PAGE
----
"It’s gotten some great reviews, even out in the UK, and the positive comments from fans that we’ve interacted with at shows is great feedback to get," said Sousa. "I think people at first aren’t sure what we’re about and might be a little intimidated by us, but once they get a taste of our sound they seem to be hooked- that's an amazing feeling to know that something you’ve created resonates with people in a positive way. We’re definitely a live band and at some point we might try doing some “live off the floor” recordings, but I feel like we were able to capture our vibe and drive on The Good, The Bad and You."
When speaking about short-term goals, Sousa says the band is focusing on staying busy.
"We’re in the midst of planning out the recording of a few new singles," said Sousa. "We’ve got to stay busy since things have gone to hell around the world. Short term goals are to keep writing new material, and once the world un-fucks itself and we can start playing live again, we’ll be back on stage. Hopefully sooner rather than later."
The boys are having fun doing what they're doing, and are trying to focus on creating the music they love.
"The future isn’t guaranteed, and I think we’re just enjoying the time we have," said Sousa. "If things amount to more that would be great, but I feel like at the moment we’re trying to live for the present and build a following, and hopefully that will turn into something bigger. But until then, we just keep working hard at our craft."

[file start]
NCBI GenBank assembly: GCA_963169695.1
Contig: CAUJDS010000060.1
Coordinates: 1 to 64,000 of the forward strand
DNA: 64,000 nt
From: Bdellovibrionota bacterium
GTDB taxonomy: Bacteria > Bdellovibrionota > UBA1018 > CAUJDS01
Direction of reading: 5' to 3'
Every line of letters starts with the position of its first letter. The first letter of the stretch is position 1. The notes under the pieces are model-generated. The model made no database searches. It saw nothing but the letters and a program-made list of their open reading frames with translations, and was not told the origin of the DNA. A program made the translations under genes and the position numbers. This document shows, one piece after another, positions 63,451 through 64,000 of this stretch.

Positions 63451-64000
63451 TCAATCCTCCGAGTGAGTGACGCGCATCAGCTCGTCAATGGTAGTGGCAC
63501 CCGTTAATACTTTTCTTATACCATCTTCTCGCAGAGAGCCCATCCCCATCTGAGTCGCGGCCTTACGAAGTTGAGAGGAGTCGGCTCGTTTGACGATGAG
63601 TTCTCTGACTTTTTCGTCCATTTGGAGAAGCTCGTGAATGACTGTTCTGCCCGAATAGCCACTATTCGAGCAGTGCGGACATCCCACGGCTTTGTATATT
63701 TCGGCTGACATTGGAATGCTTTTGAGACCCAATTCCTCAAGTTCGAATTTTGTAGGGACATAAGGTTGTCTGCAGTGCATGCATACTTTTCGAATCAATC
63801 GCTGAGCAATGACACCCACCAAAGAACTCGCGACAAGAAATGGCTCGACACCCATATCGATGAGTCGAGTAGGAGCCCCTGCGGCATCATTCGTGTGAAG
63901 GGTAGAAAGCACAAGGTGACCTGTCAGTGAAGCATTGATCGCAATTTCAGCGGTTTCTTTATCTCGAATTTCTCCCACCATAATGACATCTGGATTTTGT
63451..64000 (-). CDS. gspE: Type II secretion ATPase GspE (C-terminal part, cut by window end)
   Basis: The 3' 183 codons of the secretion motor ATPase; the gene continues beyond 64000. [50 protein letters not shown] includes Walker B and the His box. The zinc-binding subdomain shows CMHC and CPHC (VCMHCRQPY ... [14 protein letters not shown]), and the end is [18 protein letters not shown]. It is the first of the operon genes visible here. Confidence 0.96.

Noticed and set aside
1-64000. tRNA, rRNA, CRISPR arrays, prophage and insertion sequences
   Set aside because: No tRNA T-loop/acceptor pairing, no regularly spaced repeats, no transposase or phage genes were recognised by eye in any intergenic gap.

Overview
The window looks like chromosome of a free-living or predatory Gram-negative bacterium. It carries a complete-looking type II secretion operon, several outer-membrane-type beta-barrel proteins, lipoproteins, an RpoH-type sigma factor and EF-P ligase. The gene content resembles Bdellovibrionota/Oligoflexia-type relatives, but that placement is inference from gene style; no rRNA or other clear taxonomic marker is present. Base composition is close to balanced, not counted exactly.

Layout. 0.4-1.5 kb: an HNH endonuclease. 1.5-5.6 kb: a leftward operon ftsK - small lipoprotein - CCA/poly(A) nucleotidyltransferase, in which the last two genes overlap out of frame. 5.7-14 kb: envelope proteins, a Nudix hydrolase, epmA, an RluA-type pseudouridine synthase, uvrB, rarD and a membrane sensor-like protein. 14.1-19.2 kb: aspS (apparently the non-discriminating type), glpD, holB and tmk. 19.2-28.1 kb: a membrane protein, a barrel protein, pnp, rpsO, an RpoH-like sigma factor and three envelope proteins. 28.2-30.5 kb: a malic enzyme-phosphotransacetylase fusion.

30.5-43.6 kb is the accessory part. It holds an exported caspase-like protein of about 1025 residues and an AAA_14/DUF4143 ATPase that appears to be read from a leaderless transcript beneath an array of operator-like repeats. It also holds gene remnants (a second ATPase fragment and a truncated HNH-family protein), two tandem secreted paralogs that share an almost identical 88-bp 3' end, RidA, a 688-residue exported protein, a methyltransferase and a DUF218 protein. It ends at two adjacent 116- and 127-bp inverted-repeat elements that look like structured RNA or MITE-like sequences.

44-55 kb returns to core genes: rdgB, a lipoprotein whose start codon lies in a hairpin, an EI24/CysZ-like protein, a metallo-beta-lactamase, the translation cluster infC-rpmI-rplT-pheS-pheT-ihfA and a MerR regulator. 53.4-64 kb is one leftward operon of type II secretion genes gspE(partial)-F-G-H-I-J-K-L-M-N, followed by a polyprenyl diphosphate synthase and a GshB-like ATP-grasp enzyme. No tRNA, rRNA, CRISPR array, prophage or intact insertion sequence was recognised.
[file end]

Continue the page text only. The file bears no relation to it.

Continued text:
COVID-19 has hit Buffalo Bill hard, but they're looking forward to releasing new work.
"It sucks," said Sousa. "We had a ton of shows lined up and had started looking at making larger
plans- and then the world stopped. We stopped rehearsing and spent approximately three months on hiatus. Everything had to be rescheduled or cancelled for the safety of everyone. It definitely put a downer on 2020 for us, but we’ve gotten back to jamming recently and we’ll adjust and work towards new short term stuff."
Check out the Bandcamp and Teepublic links below to help support Buffalo Bill.
(Postponed due to COVID-19.)